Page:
• “Of the 251 settlements (60% of all settlements) reporting data, $1.1 billion had been or was scheduled to be paid to class members in cash or debt forbearance as of the time of the last document we were able to review.”[16]  It should be noted that this amount “excludes payment of in-kind relief and, again, it excludes any valuation of behavioral relief.”[17]

  • “Of 236 settlements reporting data (56% of all settlements), 34 million consumers were guaranteed recovery as of the time of the last document available for review, having made claims (11 million consumers) or participated in an automatic distribution (24 million consumers).”[18]

There is minimal overlap between public consumer financial enforcement actions and private class actions.

  • In studying consumer financial enforcement actions filed by state and federal regulators, the CFPB was “unable to find an overlapping private class action complaint in 88% of the enforcement actions.”[19]

  • “Likewise, for the private class actions for which we sought to find related public enforcement action, we were unable to do so in 68% of the cases.  This was particularly the case with class action settlements of less than ten million dollars, where we were unable to identify a corresponding public enforcement action for 82% of the time.”[20]

  • “When we did find overlapping activity by government entities and private class action lawyers, class action lawyers filed before the government between 62% and 71% of the time.  In contrast, private class action complaints were preceded by public enforcement activity 36% of the time.”[21]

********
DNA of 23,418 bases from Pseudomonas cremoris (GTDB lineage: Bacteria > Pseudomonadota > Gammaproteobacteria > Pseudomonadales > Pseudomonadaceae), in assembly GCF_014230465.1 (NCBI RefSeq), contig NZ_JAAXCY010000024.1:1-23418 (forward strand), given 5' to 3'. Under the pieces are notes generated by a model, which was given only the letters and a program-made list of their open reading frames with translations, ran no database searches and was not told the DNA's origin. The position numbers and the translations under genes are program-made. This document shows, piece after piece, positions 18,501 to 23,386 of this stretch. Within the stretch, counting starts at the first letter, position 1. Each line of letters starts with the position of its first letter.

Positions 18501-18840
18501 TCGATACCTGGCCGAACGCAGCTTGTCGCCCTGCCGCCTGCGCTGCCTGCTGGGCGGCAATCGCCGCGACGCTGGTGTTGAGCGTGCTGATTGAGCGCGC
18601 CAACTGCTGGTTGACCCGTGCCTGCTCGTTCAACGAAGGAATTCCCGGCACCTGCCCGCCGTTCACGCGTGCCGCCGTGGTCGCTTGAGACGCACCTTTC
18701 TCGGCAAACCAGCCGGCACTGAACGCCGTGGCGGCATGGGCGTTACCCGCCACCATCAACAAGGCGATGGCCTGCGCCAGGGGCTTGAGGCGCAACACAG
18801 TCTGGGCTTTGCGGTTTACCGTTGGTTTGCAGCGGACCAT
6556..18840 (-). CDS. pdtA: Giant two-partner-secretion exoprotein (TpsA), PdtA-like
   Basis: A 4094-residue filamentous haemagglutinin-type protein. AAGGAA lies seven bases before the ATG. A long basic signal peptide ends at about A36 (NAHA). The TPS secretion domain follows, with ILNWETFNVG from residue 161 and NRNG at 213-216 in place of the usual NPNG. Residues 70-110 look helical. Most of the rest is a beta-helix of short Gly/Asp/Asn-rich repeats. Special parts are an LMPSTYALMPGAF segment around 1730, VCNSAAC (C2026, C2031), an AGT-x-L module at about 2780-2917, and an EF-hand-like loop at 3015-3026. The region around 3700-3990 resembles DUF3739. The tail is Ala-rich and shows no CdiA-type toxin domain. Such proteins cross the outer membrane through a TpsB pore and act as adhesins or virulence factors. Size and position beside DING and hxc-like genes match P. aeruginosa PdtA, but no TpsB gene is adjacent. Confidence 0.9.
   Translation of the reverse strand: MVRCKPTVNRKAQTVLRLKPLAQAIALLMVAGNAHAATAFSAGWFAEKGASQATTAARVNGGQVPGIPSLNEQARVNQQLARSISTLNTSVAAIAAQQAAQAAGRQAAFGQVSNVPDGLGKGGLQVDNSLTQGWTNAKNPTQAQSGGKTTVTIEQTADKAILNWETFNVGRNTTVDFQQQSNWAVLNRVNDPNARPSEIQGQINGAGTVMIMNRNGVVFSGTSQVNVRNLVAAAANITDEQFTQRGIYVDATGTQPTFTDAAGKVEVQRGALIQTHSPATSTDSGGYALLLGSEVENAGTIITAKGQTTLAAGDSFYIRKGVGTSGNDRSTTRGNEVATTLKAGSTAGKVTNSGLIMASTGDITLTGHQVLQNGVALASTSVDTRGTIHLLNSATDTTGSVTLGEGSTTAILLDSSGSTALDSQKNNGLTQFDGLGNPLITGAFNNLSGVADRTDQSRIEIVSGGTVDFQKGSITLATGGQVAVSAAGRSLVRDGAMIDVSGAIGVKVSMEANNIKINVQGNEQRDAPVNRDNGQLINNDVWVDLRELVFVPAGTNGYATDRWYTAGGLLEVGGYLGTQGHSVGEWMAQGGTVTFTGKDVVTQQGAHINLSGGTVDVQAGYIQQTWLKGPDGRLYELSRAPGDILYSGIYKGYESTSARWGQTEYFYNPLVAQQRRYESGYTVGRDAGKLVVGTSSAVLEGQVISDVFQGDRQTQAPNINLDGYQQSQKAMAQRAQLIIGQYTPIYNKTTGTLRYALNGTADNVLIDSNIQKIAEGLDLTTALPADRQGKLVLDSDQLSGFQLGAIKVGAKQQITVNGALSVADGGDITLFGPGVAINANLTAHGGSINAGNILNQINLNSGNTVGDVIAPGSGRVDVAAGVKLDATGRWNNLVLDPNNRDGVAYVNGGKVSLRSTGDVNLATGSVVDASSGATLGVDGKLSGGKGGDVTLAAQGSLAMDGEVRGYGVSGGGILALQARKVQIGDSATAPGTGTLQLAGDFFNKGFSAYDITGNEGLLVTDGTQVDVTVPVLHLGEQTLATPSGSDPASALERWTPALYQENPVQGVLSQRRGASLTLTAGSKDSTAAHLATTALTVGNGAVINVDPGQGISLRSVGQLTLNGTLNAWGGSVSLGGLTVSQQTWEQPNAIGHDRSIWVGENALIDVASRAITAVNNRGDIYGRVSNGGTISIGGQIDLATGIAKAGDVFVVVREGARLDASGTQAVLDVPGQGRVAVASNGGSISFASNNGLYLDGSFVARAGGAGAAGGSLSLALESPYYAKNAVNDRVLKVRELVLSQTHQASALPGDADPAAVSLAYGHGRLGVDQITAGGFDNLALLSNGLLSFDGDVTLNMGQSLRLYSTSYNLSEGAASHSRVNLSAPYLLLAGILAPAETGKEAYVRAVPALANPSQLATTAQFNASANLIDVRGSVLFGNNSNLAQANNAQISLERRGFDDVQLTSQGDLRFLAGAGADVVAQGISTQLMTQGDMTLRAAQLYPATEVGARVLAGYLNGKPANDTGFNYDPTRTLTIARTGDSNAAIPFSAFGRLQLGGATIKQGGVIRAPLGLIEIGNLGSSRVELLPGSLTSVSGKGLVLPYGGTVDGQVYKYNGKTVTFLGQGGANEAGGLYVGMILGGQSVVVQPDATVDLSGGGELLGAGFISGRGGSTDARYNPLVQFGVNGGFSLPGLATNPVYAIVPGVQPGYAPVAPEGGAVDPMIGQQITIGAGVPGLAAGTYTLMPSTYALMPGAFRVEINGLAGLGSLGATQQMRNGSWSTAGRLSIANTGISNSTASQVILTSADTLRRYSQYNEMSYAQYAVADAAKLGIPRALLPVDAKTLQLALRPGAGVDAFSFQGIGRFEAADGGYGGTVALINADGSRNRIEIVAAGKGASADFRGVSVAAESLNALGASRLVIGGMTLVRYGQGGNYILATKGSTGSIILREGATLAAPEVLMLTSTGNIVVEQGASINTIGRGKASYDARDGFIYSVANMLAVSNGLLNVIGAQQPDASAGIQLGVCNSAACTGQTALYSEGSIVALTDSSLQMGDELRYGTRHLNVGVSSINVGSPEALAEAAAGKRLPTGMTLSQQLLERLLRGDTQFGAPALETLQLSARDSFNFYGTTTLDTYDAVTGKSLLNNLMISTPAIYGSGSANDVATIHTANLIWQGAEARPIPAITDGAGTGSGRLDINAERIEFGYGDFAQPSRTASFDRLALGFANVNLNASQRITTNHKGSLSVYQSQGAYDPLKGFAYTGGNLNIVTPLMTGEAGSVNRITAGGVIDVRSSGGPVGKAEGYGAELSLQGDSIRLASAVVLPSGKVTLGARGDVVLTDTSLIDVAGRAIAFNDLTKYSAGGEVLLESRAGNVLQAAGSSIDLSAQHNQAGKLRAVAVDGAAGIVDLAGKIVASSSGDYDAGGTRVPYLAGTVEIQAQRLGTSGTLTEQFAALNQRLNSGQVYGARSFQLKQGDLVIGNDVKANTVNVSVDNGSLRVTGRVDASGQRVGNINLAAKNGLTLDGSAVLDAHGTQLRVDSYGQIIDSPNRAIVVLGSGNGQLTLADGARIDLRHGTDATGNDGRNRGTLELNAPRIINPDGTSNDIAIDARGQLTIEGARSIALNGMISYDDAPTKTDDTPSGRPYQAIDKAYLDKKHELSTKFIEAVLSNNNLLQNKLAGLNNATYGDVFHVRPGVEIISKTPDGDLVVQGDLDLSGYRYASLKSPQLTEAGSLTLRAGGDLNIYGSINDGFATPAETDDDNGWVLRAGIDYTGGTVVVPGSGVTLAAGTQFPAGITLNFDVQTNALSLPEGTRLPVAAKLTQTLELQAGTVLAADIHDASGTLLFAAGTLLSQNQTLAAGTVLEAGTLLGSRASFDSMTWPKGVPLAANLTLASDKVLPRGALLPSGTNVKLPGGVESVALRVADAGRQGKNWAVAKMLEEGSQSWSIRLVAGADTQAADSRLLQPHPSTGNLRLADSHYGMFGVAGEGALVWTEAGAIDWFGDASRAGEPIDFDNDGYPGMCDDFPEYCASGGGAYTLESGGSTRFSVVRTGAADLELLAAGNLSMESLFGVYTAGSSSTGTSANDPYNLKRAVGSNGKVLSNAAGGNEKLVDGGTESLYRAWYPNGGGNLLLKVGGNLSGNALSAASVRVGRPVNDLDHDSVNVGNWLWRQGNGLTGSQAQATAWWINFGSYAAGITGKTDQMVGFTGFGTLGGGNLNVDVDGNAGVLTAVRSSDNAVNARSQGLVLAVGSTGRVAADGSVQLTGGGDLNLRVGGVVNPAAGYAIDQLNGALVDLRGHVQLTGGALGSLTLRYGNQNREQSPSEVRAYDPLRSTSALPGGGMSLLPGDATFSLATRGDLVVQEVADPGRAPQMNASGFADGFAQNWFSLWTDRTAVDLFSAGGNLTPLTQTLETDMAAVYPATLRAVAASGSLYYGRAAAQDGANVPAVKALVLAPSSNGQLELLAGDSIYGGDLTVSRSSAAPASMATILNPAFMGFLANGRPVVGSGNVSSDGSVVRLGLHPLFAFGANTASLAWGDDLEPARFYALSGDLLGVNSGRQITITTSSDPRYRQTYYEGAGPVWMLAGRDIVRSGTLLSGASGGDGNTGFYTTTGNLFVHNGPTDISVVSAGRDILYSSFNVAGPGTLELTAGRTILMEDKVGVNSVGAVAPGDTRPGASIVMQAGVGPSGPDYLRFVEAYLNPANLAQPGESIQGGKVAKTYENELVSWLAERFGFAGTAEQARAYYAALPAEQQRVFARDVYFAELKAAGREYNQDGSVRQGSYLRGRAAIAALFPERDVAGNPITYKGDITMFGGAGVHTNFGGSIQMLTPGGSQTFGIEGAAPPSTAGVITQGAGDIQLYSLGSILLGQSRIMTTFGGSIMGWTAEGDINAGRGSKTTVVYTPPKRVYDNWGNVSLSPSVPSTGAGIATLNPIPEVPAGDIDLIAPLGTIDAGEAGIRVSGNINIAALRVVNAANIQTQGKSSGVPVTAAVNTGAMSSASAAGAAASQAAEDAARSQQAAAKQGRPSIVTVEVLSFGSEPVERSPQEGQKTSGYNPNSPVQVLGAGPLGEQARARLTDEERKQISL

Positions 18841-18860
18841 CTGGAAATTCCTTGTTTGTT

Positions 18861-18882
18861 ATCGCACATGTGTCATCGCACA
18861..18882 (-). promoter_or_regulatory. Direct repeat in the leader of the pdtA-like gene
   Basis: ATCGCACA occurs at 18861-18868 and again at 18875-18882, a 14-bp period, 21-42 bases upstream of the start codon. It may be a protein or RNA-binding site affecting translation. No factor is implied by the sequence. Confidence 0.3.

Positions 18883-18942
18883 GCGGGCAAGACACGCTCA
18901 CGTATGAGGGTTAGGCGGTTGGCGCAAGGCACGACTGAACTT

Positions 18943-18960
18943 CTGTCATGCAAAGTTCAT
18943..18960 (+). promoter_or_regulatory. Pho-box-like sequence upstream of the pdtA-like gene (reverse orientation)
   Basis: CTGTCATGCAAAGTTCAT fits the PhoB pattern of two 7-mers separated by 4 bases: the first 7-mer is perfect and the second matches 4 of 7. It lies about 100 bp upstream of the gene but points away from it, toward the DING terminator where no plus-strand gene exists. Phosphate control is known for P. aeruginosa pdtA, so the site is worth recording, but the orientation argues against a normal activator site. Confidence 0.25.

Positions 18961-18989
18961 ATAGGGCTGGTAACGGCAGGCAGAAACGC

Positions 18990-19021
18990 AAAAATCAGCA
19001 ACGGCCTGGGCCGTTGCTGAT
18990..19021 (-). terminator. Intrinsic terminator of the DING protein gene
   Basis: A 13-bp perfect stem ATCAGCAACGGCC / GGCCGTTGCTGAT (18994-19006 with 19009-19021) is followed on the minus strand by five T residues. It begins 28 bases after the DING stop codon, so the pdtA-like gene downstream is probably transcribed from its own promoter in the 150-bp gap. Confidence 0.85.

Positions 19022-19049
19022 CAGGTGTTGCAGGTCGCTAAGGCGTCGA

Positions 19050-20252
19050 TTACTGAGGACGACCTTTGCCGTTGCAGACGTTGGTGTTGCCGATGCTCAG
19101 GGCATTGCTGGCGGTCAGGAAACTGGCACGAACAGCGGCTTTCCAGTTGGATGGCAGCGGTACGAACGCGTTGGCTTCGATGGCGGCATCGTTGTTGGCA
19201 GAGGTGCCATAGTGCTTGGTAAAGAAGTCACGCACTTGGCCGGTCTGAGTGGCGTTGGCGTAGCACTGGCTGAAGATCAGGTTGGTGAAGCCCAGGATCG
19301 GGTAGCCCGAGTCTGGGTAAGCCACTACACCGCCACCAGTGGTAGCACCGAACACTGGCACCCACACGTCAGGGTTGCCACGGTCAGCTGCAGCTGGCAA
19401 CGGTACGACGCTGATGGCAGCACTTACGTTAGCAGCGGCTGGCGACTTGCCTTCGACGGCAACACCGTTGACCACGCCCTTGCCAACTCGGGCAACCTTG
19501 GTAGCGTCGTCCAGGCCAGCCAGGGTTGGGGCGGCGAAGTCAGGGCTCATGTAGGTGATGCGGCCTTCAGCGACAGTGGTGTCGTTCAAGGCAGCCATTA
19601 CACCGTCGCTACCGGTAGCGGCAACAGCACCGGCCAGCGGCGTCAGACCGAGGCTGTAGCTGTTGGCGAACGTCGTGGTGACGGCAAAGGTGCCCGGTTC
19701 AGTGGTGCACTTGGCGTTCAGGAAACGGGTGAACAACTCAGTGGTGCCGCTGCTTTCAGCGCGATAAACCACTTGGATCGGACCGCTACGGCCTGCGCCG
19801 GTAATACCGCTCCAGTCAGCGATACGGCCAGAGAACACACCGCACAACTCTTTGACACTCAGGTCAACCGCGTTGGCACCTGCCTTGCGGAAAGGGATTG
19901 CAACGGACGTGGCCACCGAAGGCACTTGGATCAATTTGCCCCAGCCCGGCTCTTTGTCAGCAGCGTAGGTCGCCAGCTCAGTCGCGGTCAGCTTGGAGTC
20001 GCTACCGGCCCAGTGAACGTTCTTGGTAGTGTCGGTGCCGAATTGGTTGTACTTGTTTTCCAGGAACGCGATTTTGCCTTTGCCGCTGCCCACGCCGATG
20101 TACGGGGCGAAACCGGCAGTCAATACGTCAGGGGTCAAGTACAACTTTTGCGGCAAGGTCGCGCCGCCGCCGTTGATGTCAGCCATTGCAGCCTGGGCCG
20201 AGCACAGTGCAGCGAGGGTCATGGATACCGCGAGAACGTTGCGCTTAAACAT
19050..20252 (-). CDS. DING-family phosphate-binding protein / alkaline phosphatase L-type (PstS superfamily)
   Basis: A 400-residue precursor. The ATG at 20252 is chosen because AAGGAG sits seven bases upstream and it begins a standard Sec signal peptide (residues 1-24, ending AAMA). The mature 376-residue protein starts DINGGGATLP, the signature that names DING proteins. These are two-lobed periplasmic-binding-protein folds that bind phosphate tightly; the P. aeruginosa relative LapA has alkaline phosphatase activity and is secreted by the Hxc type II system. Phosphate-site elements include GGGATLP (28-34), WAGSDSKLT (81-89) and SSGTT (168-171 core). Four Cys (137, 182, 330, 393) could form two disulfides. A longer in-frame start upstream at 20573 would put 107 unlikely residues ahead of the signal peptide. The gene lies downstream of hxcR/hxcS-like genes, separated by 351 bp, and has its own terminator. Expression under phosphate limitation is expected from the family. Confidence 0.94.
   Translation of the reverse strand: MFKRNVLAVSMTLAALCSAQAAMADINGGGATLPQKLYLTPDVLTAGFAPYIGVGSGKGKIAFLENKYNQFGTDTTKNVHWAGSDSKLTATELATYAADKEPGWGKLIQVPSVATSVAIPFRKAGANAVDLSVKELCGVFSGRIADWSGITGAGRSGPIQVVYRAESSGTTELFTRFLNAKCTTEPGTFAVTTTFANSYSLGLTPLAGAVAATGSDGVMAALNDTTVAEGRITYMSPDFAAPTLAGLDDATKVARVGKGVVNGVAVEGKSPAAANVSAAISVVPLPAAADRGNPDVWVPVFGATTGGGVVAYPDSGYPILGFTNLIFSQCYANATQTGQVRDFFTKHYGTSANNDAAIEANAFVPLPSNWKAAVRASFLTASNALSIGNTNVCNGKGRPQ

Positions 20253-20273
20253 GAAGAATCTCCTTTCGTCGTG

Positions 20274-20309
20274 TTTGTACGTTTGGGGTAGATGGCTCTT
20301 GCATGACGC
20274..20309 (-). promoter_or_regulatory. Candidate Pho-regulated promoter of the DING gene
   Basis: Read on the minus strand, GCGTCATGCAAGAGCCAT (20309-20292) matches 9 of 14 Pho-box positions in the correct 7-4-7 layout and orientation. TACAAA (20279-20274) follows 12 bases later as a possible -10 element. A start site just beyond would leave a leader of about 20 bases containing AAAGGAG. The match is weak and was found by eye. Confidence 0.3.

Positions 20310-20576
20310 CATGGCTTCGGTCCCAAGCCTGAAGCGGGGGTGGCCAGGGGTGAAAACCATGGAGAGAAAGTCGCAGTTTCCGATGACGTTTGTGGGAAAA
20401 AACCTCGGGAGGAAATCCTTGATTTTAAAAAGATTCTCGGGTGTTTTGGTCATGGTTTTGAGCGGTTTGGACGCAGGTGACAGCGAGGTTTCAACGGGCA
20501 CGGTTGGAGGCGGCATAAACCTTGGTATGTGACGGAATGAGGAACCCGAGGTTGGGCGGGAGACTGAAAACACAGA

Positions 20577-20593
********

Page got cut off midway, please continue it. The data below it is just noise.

Arbitration clauses do not guarantee lower prices or greater credit access for consumers.

  • The CFPB “did not find statistically significant empirical support for the theory that companies pass savings from their use of arbitration clauses onto consumers.”[22]  More specifically, the “analysis did not identify any statistically significant evidence of an increase in prices among those companies that dropped their arbitration clauses and thus increased their exposure to class action litigation risk.”[23]

  • In addition, the CFPB was “unable to identify evidence that companies that eliminated arbitration clauses reduced their provision of credit to consumers relative to companies that did not change their arbitration clauses.”[24]


[1]Consumer Financial Protection Bureau, Arbitration Study Report to Congress, pursuant to Dodd–Frank Wall Street Reform and Consumer Protection Act § 1028(a) (March 2015),http://files.consumerfinance.gov/f/201503_cfpb_arbitration-study-report-to-congress-2015.pdf.

[2]Id. at 9 (Section 1: Introduction And Executive Summary).

[3]Id. at 10 (Section 1: Introduction And Executive Summary).

[4]Id. at 11 (Section 1: Introduction And Executive Summary).

[5]Id. at 4 (Section 3: What Do Consumers Understand About Dispute Resolution Systems?)

[6]Id. at 11 (Section 1: Introduction And Executive Summary).


[8]Id. at 12 (Section 1: Introduction And Executive Summary).


[10]Id. at 10 (Section 5: What Types Of Claims Are Brought In Arbitration And How Are They Resolved?)

[11]Id. at 12 (Section 1: Introduction And Executive Summary)


[13]Id. at 3 (Section 8: What Is The Value Of Class Action Settlements?)

[14]Id. at 16 (Section 1: Introduction And Executive Summary).

[15]Id. at 4 (Section 8: What Is The Value of Class Action Settlements?)(citation omitted). 


[17]Id. at 16 (Section 1: Introduction And Executive Summary).

[18]Id. at 5 (Section 8: What Is The Value Of Class Action Settlements?)

[19]Id. at 4 (Section 9: What Is The Relationship Between Public Enforcement And Consumer Financial Class Actions?)



[22]Id. at 15 (Section 10: Do Arbitration Clauses Lead To Lower Prices For Consumers?)(citation omitted).

[23]Id. at 18 (Section 1: Introduction And Executive Summary).